AS THE proposals to redevelop Greenwich Market start their journey through the planning process, we need to be clear about two things.
Firstly, the current plan is not substantially different from Greenwich Hospital’s discredited 2006 scheme to demolish the Market, dropped after a public outcry. The main difference is that this time the PR operation has been smoother.
Secondly, the plans – whether you like them or not – represent a fundamental transformation, changing a nineteenth-century market into a 21st-century shopping precinct with added market stalls.
“But it’s not nineteenth-century,” I hear you say. The buildings lining the two longest sides of the market are from the 1950s.
That is, of course, perfectly true. But somehow, despite that. the market feels old. The key to that feeling lies in two things – the low ceiling, and the cobbled floor. In the new scheme, both of those things will be destroyed.
Artists’ impressions of the scheme show what is now the central market area covered with a high, contemporary, plastic or membrane translucent roof, supported by at least sixteen thick stainless-steel pillars.
The current roof hides the Fifties buildings. The new roof would be at least two to three storeys high, exposing the new contemporary buildings to be constructed either side.
It looks like a closed-sided version of Stratford bus station – a building I admire, and which works well in a modern setting like Stratford, but which is wholly out of keeping with the historic centre of Greenwich. It is a world heritage site, folks – you do know we’ve only got four of them, don’t you?
The lowness of the current roof contributes greatly to the intense, warren-like atmosphere of the market, a place which feels like a hunting ground for hidden treasure, or at least scented candles. The new version has as much intensity and excitement as the central square at Bluewater.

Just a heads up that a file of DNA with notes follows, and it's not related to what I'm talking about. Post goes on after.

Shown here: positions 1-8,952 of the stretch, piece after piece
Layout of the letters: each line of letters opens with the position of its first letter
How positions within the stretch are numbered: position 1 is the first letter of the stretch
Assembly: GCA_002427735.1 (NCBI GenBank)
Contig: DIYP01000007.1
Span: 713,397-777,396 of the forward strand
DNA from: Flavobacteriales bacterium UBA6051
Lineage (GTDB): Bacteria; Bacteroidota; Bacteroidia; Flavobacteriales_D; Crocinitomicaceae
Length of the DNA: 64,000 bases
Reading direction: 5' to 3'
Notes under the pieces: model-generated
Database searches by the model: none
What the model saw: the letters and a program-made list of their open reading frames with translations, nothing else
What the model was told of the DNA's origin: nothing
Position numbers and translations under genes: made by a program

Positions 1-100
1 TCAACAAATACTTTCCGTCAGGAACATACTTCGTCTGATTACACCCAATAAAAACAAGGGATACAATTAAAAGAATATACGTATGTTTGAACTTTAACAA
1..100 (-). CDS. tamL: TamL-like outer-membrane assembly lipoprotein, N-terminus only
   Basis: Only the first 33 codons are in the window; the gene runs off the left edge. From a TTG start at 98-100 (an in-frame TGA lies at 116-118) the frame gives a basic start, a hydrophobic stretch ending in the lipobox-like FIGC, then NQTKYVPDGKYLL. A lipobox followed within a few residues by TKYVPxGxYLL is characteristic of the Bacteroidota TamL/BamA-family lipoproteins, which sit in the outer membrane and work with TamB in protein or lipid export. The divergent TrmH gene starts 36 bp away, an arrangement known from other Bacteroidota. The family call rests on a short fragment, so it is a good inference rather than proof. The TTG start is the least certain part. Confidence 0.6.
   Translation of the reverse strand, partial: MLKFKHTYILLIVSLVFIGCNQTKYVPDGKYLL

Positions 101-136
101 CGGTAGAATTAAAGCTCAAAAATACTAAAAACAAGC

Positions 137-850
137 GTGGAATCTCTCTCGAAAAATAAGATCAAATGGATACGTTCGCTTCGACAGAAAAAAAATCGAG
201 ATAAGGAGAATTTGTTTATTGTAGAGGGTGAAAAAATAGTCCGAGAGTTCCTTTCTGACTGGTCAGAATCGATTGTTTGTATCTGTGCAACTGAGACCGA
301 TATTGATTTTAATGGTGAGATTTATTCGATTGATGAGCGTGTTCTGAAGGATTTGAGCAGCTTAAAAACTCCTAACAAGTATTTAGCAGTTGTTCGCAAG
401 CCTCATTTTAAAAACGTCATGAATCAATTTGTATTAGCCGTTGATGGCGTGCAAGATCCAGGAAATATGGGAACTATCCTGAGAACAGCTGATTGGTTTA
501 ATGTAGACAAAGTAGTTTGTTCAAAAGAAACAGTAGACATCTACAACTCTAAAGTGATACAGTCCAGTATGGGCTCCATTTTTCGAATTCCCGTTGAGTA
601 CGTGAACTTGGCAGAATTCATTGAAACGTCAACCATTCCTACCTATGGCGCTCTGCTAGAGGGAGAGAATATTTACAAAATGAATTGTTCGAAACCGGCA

The other thing that makes the market feel old is the cobbles. These, too, will be ripped up, in favour of standard setts and slabs. Health and safety, that evergreen answer to every blandifier’s prayers, is being cited in support of this vandalism.
The brochure promises to “increase the total amount of retail space" - not necessarily a bad thing, and it does seem from the plan that the new shops will still be quite small. Good; but I have a nasty feeling that they may not stay small in the finished scheme.
The main difference from the 2006 scheme is that instead of being “luxury flats,” the new buildings around the market are now to be a 100-room “boutique hotel.” A hundred rooms is actually almost 25% more than at the existing town centre hotel, the Ibis, which has 82 rooms. A hundred rooms isn’t a boutique, chaps – it’s a department store.
What will the new hotel buildings be like? If they are supposed to be in place by the Olympics, that doesn’t leave much time for niceties like decent design and careful construction. They are high, at least four storeys, potentially overshadowing the listed buildings on Church Street and King William Walk. My concern is that they will be the same kind of blank structures that line the pedestrian passage at Cutty Sark DLR station, and that the public spaces between them will be as charmless as that passage.